But here's what's also important to note: What we can control – ourselves – come sometimes be enough to generate change around us. Not by demanding it or forcing it, but by our own shift, which ripples out to others. 
It's something I've noticed in my own quarantined family of five. When I take steps to manage my own emotions, those around me seem better able to manage their own. When I refuse to participate in drama, the drama tends to fizzle out. To put it another way, it takes two to tango and I can either put on my dancing shoes or sit it out. 
So yeah, it sucks to be confined to our homes. It sucks that we can't see friends, therapists, our favorite barista. And it absolutely sucks to be betrayed. But while we're in forced confinement with the person who hurt us most, we can begin our own healing, which starts with acknowledging that all we can control is ourselves. And that will be enough. 

Monday, April 6, 2020

Slipping out of the cage of judgement

Judgement is just another cage we live in so we don't have to feel, know, and imagine. Judgement is self-abandonment. You are not here to waste your time deciding whether my life is true and beautiful enough for you. You are here to decide if you life, relationships, and world are true and beautiful enough for you. And if they are not and you dare to admit they are not, you must decide if you have the guts, the right – perhaps even the duty – to burn to the ground that which is not true and beautiful enough and get started building what is.
~Glennon Doyle, Untamed

Where do I begin? Ever since I began reading Untamed last week, I've been desperate for people to talk about it with. I've shared with my husband, my girls, my boy, my six-feet-apart running partner. And I will undoubtedly be sharing with you because it seems that on every single page there is something that wakes me up, that nudges my heart, that whispers in my ear, or, sometimes, makes me uncomfortable.
Doyle and I have something in common. Like me, she discovered well into her marriage and three kids later, that her husband had been unfaithful. He was a sex addict. Her book, Love Warrior, which I did not love (only later, after she announced that she left her first marriage and married a woman, could I see that the book's second half felt inauthentic to me because it was), details her discovery, her healing, her lessons.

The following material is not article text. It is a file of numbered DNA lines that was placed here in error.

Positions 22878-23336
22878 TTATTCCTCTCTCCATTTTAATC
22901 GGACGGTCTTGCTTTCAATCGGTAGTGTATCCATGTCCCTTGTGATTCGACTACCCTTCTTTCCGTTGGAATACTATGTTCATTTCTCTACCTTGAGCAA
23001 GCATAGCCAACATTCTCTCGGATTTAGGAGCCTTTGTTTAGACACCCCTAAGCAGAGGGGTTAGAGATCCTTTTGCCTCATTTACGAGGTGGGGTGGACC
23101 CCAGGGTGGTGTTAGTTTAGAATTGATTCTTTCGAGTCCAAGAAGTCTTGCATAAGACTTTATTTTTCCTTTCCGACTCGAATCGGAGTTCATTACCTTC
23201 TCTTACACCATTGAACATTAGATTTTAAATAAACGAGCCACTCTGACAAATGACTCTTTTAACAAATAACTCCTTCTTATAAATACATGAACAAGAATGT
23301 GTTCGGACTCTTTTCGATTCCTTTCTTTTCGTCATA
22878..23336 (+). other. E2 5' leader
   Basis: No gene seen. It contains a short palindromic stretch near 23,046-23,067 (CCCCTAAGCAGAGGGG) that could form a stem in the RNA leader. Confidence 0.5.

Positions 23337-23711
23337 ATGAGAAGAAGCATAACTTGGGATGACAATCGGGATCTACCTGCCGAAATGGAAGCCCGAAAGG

But Doyle is a teacher and I, a good student. She points to the things that I have learned far too well to pretend isn't there.
Take her thoughts about judgement (quote above), which I know so many of us struggle with here (and, if you're like me, continue to struggle with). 
What I wish for all of us is to learn the lesson that Doyle has learned (and continues to – she's honest about her work-in-progress status, though aren't we all works-in-progress?). That other people's judgement of us says more about their fears than about us. And, perhaps more importantly, that our judgement of others is really a chance to reflect back on ourselves. 
On its surface, it seems self-explanatory. But I sat with this thought. I took stock of the ways in which I continue to want other people to like me, to admire me (her daughter's admission that a classmate doesn't like prompts Doyle to respond, "that's a fact, not a problem", which I aim to make my new mantra). And within that desire to be liked and admired is still me outsourcing my value.